It’s obvious that this is not the 1970s, both in that Mel Brooks is not making truly classic comedies, and that labor is in a far weaker position than capital, which is deflationary. However, it should be just as obvious that labor is earning better than it has for decades, as is Mel, and as we recently argued for the UK and Eurozone, alongside a similar US view that had already seen our Fed watcher Philip Marey flag risks of a 6% peak in Fed Funds, something which markets have now started to come round to. It’s ‘High Anxiety’ for those thinking yields will fall.

Moreover, few in markets, but some in central banks(?), are starting to grasp that the strength of capital can be inflationary too. One anecdote is higher mortgage rates being passed on by housing investors to renters: pay up or sleep in the streets. We called that ‘economic rent’ before it was rolled into capital when political-economy became more mathematical (and more dishonest) economics. Yes, that is eventually deflationary too --or feudal-- but not for a long time if people borrow to keep a roof over their heads, which of course they will.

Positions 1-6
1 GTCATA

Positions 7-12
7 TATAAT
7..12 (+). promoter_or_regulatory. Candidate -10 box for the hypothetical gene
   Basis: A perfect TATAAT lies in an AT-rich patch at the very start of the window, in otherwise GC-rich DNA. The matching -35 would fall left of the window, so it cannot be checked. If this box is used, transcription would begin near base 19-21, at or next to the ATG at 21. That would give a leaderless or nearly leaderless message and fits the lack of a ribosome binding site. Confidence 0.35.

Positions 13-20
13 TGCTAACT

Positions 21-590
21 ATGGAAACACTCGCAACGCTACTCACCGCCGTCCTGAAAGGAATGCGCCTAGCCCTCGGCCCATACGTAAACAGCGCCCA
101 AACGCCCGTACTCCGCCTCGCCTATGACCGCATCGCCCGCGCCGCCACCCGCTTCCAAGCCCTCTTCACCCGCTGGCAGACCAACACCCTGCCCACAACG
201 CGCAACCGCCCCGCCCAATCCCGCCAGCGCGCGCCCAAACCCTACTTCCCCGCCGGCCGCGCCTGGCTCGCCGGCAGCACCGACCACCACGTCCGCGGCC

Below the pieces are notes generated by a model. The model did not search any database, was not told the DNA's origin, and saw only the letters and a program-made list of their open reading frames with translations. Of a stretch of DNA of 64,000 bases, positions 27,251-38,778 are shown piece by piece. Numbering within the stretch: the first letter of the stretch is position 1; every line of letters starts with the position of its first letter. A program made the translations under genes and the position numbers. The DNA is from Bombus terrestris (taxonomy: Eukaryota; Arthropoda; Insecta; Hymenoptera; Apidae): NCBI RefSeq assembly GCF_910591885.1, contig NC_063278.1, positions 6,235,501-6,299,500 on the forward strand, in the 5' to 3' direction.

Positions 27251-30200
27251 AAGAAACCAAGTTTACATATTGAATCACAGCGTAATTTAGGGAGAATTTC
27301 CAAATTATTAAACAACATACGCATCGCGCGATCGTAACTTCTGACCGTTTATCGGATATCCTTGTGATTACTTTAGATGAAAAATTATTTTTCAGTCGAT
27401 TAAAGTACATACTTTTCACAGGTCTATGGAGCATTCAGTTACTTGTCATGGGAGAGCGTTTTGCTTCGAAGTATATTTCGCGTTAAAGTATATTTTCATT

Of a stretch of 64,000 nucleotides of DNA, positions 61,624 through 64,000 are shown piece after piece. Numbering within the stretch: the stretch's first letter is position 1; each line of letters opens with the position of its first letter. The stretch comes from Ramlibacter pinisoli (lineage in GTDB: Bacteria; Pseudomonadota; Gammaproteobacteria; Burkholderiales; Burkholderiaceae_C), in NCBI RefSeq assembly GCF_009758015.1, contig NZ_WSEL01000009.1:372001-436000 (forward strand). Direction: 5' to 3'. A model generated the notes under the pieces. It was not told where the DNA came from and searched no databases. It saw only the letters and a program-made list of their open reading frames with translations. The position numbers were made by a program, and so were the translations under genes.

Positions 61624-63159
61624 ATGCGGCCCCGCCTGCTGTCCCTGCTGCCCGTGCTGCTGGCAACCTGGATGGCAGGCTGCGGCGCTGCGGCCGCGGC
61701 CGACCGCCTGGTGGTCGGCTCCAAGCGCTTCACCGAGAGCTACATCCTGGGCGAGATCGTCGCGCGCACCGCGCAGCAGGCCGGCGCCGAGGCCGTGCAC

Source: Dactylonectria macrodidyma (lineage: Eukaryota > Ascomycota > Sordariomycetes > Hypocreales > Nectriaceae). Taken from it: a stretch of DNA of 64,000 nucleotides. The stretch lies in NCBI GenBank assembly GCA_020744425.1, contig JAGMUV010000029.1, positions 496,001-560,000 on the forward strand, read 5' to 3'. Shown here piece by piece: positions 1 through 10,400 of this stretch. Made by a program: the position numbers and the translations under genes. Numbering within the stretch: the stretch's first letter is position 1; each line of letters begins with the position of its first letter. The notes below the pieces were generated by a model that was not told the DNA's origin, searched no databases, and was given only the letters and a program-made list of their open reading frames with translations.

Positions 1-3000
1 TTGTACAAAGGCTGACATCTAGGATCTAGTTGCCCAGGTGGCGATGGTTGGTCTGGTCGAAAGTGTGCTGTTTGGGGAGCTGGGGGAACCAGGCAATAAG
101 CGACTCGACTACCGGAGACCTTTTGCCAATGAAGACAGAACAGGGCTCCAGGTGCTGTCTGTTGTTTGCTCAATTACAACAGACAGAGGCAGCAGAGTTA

@IsabellaMWeber shows in more depth that high corporate concentration is triggering higher prices. US profit margins have reached levels not seen since post-WWII, when inflation last coincided with windfall profits, and firms which previously kept prices stable have now hiked them. Weber conceptualises this as a Lerner-type sellers' inflation where even giant firms are price takers on commodity prices, but four principles of price-hike decisions then emerge:

  1. Firms tend to not lower prices to prevent price wars and raise prices to protect profit margins, if they expect other firms to do the same.
  2. Sector-wide shocks can create tacit agreements between firms to hike prices, since all firms protect their profit margins and know that the other firms pursue the same goal.
  3. Supply bottlenecks can grant temporary monopoly power which allows firms to hike prices to not only protect but increase profit margins.